Hooper’s Lifeforce is a mash-up of genres, in much the same way that its clearest predecessor, Mario Bava’s Planet of the Vampires is. They both involve creatures which have the attributes of classic vampiric legends but with Science Fiction trappings. Both also attempt to come up with a reason why vampires were ever “invented” as boogeymen on our planet. I’m a sucker for Cosmic Horror of this variety, though I think that Lifeforce leans more toward the Cosmic side than the Horror side. It also ramps up the sexuality angle, making this one something of a triple threat. May’s Space Girl spends a large portion of her screen time in the buff, and it is her relationship with Steve Railsback’s Colonel Carlsen that is the prime driving force for the plot. In an odd way, you could look at this as a reversal of the traditional Dracula/Mina Harker seduction trope. It’s not quite as clean-cut as that, but we’ll come back to that issue later. Carlsen has nightmares where he has sex with the Space Girl (what torture). Her first words in the film are “use my body,” and she then proceeds to suck a man dry via liplock (not of blood, though; see the film’s title for further reference). Carlsen behaves as if he doesn’t want anything to do with her, even though his first contact with her left him “invigorated.” After Carlsen has a psychic vision of the Space Girl (in another woman’s body now) seducing a middle-aged man, he behaves like he’s jealous. Their story is a romantic chase (boy meets girl, boy loses girl, girl gets boy), though for as much as they want to come together, they don’t want to come together. The Space Girl beckons him to her, though their consummation can only end in either total victory or total destruction.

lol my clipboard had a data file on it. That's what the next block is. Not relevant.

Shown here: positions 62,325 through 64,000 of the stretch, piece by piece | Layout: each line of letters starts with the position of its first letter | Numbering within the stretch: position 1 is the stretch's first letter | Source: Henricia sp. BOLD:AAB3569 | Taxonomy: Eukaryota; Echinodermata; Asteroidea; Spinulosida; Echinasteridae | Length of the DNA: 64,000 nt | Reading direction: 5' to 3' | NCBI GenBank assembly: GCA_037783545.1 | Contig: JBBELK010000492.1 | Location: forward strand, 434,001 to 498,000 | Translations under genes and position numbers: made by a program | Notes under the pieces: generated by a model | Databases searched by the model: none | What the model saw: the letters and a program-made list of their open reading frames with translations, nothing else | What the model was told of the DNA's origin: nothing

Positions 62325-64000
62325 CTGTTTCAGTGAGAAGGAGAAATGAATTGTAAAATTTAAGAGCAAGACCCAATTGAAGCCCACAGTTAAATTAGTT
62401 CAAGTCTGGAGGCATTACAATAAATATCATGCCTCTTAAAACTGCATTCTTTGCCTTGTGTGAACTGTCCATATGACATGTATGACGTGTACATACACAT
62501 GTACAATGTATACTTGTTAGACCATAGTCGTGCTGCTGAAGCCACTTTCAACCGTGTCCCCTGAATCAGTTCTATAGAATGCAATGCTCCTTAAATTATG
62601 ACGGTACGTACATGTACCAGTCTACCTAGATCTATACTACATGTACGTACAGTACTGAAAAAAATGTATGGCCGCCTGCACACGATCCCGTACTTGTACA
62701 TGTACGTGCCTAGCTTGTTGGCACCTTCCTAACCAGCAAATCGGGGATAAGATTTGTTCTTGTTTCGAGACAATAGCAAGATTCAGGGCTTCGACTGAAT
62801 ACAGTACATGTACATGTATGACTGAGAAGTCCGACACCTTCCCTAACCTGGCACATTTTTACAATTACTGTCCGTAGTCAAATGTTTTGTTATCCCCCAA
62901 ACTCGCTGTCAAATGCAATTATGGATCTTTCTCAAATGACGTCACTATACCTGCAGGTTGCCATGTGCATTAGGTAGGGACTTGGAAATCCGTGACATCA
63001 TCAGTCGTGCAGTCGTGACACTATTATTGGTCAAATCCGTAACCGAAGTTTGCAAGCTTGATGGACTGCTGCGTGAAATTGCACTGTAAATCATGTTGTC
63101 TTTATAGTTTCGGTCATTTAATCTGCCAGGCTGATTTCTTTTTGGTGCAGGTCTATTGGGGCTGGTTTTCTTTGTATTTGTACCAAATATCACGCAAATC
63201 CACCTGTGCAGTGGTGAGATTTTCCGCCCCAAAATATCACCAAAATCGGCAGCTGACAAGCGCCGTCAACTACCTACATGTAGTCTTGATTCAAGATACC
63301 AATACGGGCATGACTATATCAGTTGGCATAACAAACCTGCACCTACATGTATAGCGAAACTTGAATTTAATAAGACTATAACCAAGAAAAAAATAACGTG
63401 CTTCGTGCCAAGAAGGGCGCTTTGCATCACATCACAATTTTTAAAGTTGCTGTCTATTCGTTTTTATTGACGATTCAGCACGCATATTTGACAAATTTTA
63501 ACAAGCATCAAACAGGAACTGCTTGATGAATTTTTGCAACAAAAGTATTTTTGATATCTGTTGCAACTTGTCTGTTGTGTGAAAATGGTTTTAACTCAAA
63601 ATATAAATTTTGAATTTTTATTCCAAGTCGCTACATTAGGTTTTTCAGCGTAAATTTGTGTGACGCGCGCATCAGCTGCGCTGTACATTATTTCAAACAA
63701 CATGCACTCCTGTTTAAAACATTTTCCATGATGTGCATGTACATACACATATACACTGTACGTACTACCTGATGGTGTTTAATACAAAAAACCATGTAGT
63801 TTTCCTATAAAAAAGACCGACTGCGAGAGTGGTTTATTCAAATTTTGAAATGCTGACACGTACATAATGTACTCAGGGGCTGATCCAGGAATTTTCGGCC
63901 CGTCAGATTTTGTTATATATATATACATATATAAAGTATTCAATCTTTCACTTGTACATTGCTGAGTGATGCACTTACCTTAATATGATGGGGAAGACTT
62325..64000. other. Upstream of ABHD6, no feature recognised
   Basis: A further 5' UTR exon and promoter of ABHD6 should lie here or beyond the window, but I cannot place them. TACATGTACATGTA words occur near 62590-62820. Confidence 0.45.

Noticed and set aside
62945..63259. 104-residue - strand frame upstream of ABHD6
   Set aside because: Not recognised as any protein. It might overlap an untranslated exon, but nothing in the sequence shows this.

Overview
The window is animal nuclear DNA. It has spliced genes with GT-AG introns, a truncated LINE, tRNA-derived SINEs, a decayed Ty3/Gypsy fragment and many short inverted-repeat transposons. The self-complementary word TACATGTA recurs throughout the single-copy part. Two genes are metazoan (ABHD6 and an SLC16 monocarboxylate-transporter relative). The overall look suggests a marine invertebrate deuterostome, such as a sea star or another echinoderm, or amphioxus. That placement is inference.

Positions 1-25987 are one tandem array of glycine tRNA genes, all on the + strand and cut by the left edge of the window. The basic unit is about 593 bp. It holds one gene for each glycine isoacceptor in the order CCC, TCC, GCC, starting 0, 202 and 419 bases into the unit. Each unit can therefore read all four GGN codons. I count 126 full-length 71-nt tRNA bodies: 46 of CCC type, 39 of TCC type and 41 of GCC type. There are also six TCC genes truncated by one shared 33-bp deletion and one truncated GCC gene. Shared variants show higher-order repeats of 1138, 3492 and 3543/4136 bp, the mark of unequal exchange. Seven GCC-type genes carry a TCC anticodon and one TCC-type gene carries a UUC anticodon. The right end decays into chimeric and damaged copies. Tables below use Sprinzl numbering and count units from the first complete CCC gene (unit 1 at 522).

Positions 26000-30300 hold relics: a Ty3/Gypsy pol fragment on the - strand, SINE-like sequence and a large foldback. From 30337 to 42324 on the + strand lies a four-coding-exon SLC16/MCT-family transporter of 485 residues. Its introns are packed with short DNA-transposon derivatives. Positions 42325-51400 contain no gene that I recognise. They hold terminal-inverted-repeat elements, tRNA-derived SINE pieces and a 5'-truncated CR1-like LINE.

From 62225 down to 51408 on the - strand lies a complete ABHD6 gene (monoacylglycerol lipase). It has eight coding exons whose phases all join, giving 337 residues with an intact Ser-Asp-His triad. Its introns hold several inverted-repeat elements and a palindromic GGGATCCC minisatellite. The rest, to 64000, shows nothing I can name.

There are other sexual aspects to the film other than this gender reversal. The spaceship that houses the space vampires is shaped vaguely like a penis. Its interior (which is likened to the inside of an artery) is also reminiscent of a vaginal canal. The entry to where the crystals are kept opens accompanied by blinding light, revelatory in its connotations as the “promised land” in sexual terms (as well as a signpost to ultimate knowledge). When Carlsen enters it, the camera is turned upside down, the same as his world and his perspective on it are about to be. After an encounter between Dr. Bukovsky (Michael Gothard) and the Space Girl, he describes her as “the most overwhelming [sexual] feminine presence.” This intensity of female sexuality is horrifying to (most) males. The male vampires, by contrast, don’t appear to have the same powers of seduction. They are more blunt instruments, knocking stuff around as if with their bare penises (which are never shown on screen in case you were wondering). More interesting, these monsters pass on their vampirism to the humans that they kill, and this evokes notions of sexually transmitted diseases, specifically HIV/AIDS, in how this is displayed visually. They becomes husks, wasted away. When the human victims come back to life, they, of course, seek out the lifeforce of others. If they cannot get it, they dry up, rot out, and eventually explode in a cloud of biological desiccation. Unfortunately, this element is treated as little more than a “zombie apocalypse” device in the film.